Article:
For example, rather than a ridiculous ten minute sequence featuring Jim Kirk racing a motorcycle through a firefight to cause a distraction, a sequence that is so implausible I half expected to see Bugs Bunny riding the cycle, I’d rather have had a ten minute sequence where Kirk, Spock and McCoy actually discuss a real  rescue plan, one that is at least half way believable.  One of my favorite episodes from the original series, “The Corbomite Maneuver” has as its centerpiece not an elaborate battle scene, but a highly tense conversation on the bridge dealing with a no win situation in which Spock tells Kirk that in chess, checkmate means the end, and that loss is inevitable, whereas Kirk turns the tables by suggesting another game, poker, and he proceeds to bluff their all-powerful adversary into submission.  It’s moments like this that this new series misses the most.

The cast here, as has been the case throughout this series, is fun, and they continue to grow into these roles.

As Captain Kirk, Chris Pine seemed more influenced by William Shatner this time around. His performance here really hearkend back to Shatner’s in the original series, more so than in the previous two movies.

I’m still amazed at how good Zachary Quinto is as Spock and how successfully he nails the role.  It’s like Leonard Nimoy reborn.  Speaking of Nimoy, some of Quinto’s best scenes here are when he reminsces about the death of his parallel universe self, Commander Spock (Nimoy).  These scenes are poignant and special.

Once again, Karl Urban has a field day as Dr. McCoy.  More than any of the other actors in this series, Urban plays McCoy as a clear homage to the way DeForest Kelley played him in the original series.  As McCoy, Urban gets the best lines in the movie and delivers some genuine laugh out loud moments.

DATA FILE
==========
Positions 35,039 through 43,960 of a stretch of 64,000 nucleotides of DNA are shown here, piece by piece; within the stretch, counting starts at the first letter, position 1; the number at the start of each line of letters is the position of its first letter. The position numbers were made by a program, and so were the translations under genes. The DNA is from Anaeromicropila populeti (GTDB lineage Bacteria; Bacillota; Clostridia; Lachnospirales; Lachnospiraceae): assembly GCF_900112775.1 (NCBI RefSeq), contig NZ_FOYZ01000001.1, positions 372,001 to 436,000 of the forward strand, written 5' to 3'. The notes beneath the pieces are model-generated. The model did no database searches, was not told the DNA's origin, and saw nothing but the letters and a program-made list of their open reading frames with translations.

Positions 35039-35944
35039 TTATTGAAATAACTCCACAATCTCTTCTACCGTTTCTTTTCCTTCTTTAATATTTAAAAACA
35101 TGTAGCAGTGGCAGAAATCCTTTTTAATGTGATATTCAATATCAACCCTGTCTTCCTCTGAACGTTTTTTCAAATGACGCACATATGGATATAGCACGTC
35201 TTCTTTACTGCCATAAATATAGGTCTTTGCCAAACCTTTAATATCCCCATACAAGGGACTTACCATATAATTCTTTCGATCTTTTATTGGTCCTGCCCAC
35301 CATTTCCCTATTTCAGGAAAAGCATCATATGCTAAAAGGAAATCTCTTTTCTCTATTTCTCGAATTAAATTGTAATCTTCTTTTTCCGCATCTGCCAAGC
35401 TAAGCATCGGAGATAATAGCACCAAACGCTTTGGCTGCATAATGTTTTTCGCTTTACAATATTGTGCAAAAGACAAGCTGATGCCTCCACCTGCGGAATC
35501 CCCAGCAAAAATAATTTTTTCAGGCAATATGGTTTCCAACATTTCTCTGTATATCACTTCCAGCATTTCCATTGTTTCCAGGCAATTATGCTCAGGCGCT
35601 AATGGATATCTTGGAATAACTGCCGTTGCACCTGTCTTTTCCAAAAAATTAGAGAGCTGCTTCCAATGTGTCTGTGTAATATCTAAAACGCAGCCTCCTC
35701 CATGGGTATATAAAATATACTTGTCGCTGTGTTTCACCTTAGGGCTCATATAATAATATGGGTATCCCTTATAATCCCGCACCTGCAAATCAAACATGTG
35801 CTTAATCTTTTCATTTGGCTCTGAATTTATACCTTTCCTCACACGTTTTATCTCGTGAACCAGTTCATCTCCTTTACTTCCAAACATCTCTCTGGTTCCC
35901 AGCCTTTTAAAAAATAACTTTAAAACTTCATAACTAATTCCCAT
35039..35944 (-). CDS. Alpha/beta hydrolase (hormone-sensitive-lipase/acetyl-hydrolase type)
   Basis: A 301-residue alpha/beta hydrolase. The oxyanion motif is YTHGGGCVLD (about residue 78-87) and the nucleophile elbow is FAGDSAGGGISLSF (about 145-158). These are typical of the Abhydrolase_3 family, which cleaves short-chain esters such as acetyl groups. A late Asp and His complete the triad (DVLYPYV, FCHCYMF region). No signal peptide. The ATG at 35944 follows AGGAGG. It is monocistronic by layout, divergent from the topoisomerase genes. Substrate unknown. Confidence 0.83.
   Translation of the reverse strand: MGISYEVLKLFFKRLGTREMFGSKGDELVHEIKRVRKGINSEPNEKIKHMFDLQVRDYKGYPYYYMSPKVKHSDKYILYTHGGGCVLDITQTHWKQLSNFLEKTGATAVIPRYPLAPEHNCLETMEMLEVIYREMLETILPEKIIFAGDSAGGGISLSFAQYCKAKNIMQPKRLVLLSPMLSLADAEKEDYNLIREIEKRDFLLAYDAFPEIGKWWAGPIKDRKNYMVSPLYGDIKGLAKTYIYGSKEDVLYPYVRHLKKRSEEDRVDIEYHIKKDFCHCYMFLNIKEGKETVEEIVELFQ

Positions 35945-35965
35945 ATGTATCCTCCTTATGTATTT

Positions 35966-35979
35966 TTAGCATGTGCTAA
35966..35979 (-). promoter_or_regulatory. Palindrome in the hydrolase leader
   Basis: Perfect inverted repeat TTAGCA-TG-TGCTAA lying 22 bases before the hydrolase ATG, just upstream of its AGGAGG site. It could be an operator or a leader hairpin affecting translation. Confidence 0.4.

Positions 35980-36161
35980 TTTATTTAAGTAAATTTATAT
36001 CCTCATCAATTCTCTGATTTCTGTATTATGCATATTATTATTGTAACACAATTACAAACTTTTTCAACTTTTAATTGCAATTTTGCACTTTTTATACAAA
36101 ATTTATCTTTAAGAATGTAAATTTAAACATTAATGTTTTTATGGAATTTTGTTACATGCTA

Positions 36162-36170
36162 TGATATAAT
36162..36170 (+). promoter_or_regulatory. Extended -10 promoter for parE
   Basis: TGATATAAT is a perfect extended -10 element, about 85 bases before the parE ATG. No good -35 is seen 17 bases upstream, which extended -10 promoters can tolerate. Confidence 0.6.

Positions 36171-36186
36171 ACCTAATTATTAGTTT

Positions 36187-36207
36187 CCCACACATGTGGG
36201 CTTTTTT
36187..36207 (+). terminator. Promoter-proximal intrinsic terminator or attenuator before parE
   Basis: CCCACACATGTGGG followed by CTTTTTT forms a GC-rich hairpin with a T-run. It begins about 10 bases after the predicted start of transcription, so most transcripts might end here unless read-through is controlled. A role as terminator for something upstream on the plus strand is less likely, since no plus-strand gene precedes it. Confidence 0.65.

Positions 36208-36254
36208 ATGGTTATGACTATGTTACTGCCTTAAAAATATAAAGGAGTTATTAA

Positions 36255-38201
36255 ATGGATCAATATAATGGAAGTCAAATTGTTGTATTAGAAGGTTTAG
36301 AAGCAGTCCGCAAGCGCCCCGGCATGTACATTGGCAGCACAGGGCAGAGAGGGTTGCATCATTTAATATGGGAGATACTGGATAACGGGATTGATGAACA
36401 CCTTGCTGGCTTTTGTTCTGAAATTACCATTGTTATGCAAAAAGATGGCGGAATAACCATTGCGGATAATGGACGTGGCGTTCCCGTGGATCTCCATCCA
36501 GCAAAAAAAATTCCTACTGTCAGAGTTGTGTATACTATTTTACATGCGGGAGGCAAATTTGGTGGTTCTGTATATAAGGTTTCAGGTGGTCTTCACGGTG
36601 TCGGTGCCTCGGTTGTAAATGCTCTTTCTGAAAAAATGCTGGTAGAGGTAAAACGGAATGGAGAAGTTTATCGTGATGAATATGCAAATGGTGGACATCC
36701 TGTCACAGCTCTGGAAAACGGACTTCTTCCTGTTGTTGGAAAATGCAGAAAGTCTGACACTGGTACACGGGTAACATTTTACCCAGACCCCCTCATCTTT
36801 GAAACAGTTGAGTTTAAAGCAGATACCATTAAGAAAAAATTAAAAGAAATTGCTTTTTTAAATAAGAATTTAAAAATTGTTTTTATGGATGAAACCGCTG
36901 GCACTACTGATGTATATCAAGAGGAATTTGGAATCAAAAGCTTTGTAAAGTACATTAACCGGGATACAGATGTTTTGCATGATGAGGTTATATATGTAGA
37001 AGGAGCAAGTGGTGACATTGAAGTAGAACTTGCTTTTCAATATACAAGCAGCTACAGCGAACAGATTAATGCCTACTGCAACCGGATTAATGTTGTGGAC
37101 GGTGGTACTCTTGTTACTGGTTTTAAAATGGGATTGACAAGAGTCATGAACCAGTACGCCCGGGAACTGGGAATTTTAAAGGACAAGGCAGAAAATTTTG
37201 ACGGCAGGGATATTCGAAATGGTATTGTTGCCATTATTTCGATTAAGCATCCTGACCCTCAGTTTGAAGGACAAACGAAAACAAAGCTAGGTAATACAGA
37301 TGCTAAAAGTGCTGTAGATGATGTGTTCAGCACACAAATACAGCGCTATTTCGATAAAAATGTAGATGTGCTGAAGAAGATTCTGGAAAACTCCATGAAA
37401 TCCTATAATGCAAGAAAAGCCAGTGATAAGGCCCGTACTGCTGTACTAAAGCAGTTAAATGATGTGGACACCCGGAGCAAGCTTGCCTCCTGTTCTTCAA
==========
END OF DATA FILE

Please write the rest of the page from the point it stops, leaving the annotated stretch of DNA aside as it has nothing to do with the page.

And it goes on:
Simon Pegg, as you might expect, infuses more humor into the role of Scotty than James Doohan did.  Zoe Saldana as Uhura, John Cho as Sulu, and the late Anton Yelchin as Chekov all hold their own, but they don’t do as much as they could.

Idris Elba, while looking menacing underneath his alien make-up, is largely wasted as villain Krall.  Elba is a tremendous actor who if given the chance to act here could have made Krall a memorable villain, but other than a line here and a line there, there’s little development, until the end of the movie when we learn more about Krall, but that’s too little too late.

Sofia Boutella is very impressive as alien Jaylah.  Her scenes with Scotty are some of the best in the movie.

Director Justin Lin, taking over for J.J. Abrams, infuses this one with heavy action scenes.  No surprises here from the FAST AND FURIOUS director.  These scenes were okay.  The problem is I wouldn’t cite any one scene in this movie as being memorable or incredibly cinematic.  In fact, I’d argue the opposite.  There were some scenes that looked way too cartoonish and CGI infested for my tastes.  I felt like I was watching an animated STAR TREK movie at times.

The screenplay by Simon Pegg and Doug Jung is okay.  The overall premise- Enterprise crew must stop alien from destroying Starfleet- is pretty standard and not very thought-provoking.  Its strength, which again is no surprise since it was written by comedian Pegg, is its humor and the dialogue between the characters.  I also thought Scotty’s role was beefed up a bit here.  Again, no surprise since Pegg wrote it.

STAR TREK BEYOND doesn’t go beyond where any of the other STAR TREK movies or TV shows have gone, doesn’t explore new worlds or civilizations that we haven’t already encountered, but it still makes for a solidly entertaining two hours at the movies.

STAR TREK BEYOND seems to be STAR TREK for the 21st century audience, where action has replaced characters and story.  I wish it were otherwise.  And don’t get me wrong.  I’m not arguing for no action scenes whatsoever.  I just want them to matter.  To be few and far between, and when they occur, for them to have impact and resonance.

While I prefer the STAR TREK of old, I still enjoy these new films, mostly because of the nostalgia they resurrect, but also because the cast here truly does a bang-up job.  If only the directors and writers would follow suit and do the same.